Image: via Getty.

“A smart, sweet, quiet boy,” is how the family of Dimitrios Pagourtzis described him shortly after the 17-year-old killed 10 classmates and injured 13 more at Santa Fe High School in Texas. The family’s insistence that their son is a sweet, quiet boy seemed oblivious to the abundance of evidence otherwise but, perhaps more telling than the gauzy lens of parenthood is that, according to the family, they were not alone in their perceptions. In their statement, Pagourtzis’s family added that they were “gratified by the public comments” made by other Santa Fe students who shared their impression of “the boy we love.”

The family’s statement, reported by the Los Angeles Times, was contrasted by another perception of the Santa Fe school shooter. According to Sadie Rodriguez, mother of 16-year-old Shana Fisher, who was killed during the shooting, her daughter had “4 months of problems from this boy.” “He kept making advances on her and she repeatedly told him no,” Rodriguez added. Though the Los Angeles Times was unable to corroborate Rodriguez’s claims with her daughter’s friends, she has insisted to multiple outlets—including the Associated Press, CNN, and a handful of local outlets—that Pagourtzis persistently harassed Fisher.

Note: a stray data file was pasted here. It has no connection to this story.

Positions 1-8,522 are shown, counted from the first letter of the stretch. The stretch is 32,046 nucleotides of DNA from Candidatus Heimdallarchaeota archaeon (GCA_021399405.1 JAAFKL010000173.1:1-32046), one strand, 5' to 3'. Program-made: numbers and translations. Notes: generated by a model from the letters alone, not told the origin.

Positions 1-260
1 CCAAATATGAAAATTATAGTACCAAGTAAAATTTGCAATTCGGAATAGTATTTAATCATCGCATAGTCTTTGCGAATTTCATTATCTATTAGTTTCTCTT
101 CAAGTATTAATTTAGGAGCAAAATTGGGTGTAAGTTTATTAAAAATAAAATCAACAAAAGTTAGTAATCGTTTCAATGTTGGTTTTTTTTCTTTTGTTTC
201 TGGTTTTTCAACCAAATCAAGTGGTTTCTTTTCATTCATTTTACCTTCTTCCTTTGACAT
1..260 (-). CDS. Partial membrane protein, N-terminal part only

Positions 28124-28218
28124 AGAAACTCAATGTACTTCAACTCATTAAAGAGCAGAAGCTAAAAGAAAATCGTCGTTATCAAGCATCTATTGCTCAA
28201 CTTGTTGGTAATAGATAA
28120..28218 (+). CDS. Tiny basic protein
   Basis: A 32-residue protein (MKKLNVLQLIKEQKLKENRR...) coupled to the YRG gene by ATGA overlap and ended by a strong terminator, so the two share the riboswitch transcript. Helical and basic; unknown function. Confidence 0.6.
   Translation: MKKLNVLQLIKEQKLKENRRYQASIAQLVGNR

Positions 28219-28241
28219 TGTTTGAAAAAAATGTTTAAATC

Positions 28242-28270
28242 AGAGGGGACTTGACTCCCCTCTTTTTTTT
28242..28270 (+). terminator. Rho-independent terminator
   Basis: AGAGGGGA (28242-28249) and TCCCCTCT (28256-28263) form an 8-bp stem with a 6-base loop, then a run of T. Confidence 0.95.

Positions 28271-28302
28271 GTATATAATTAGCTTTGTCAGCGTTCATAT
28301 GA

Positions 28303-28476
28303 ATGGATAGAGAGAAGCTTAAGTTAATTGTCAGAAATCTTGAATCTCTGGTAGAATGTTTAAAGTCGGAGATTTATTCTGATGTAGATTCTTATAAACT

Advertisement

“He continued to get more aggressive,” she added. Rodriguez claims that her daughter, who recently turned 16, was the first of Pagourzis’s victims, implying that her murder was an act of retaliation.